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Monday, 24 November 2014

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Hard of hearing? It makes gossip more exciting

She was a hairdresser confidently claiming to be a cut above the rest... she being an accomplished pianist and all.

And she was claiming proudly to be cheerfully doing her bit for a community Christmas – pitching in to spread a little joy, so to speak – which is always to be commended in one so blonde.

“I’m doing a recital at the weekend,” she said. “For the old folks.”

Most were suitably impressed and happy to say so with generous gushes of praise. One – a chap picking up his wife from her festive highlights appointment – was less than enamoured.

“That’s nothing,” he chuntered. “I recycle every day. And I am an old folk.”

This is a befuddling time of the year. All that dashing about, trying to gift shop, food shop, plan, clean, trim trees, write cards until fingers and thumbs cramp into arthritic contortions in the post office queue for stamps. It’s very hard work.

It leaves us all – man and boy, woman and girl – with what was described in a Carlisle court this week as a “deficit in thinking skills”. A bit confused, in other words. A little dim. And sometimes a touch hard of hearing.

“Must tell you something before I forget,” my dad said excitedly on the phone at the weekend.

“A friend of yours was the speaker at my old boys’ dinner the other week... he sends his love.”

“That’s nice, Dad. Thanks.”

“Yes, and he told me your pal Alyson is really big in rugby these days. Did she tell you?”

“Aly? Are you sure?”

“That’s what he said.”

“With her knees? They’re five years older than she is. And Aly’s no spring chicken.”

“Big in the rugby club apparently. She’ll be captain next year. He said so.”

Wow. Well, that’s not news to be kept quiet. Not without checking out all the gory detail first.

The possibilities were endless. Aly and her knees – were they in League or Union? Was she into early baths? Sneaking tries and conversions with big beefy lads wearing eau de liniment?

So, I called Aly.

Fifteen minutes later – when she’d stopped laughing – she elucidated.

“Rotary. I’m big in the Rotary Club – president next year. But rugby sounds so much more exciting. I love your dad for glamorising my life.”

You have to blame the season for sending us all a little doo-lally. Nothing that would normally be given any weight of seriousness at any other time of the year should be afforded even passing significance at Christmastime.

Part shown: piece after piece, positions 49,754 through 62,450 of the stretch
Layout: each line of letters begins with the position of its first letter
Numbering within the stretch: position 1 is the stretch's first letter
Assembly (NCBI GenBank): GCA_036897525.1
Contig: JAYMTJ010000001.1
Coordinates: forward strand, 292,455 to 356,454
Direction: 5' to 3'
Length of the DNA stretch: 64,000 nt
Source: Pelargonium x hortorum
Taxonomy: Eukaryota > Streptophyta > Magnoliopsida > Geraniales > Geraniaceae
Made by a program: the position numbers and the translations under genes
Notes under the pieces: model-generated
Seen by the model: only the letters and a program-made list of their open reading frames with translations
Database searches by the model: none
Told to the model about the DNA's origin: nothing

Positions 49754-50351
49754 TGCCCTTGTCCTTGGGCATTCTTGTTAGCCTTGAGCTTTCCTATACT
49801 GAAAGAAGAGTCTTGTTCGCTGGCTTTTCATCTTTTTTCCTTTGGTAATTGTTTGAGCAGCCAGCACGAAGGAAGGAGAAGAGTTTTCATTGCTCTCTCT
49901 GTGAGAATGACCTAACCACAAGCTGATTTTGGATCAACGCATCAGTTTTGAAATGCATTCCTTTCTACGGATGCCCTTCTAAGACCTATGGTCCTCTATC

It’s not the time for big decisions – nor any decision, in fact, beyond the size of your pigs in blankets and how many poinsettias you can kill off before Christmas Eve.

Neither is it a period when information of any description should be relied upon as – well, reliable. Too much stress makes the human brain translate the important into the insane.

Being part of a conversation about the need for affordable housing in rural areas around Carlisle was a case in point.

“Yes but just what do they mean by affordable? Affordable to whom?” One of our number wanted to know the impossible.

That’s the biggie. Everybody wants to know what is an acceptable cost of living. Nobody has the answer. But I had a go.

Affordable housing is only affordable if it is built next to and compared with the unaffordable. Affordability is relative.

But people living in unaffordables don’t want affordables nearby. Affordable lowers the value of unaffordables in an area and very quickly the unaffordable becomes affordable.

So the posh folks move out to somewhere more unaffordable because that’s what they’re used to – being separated by long distance from affordables. And affordables move in.

But then, in the end, even affordables don’t like it much because the area has gone down a lot since the unaffordables moved on.

Because actually nobody really likes living anywhere regarded by everybody else as affordable.

Nobody really got it. I’m not sure I got it, to tell the truth.

But I suspected there was a spot of logic in there somewhere. Then again, I might have been mistaken.

“Don’t ask me any more questions,” I pleaded. “At least not until well after Christmas, when – with any luck – befuddlement may have subsided and, like that chap in the hairdresser’s, I may once again know my recitalling from my recycling.

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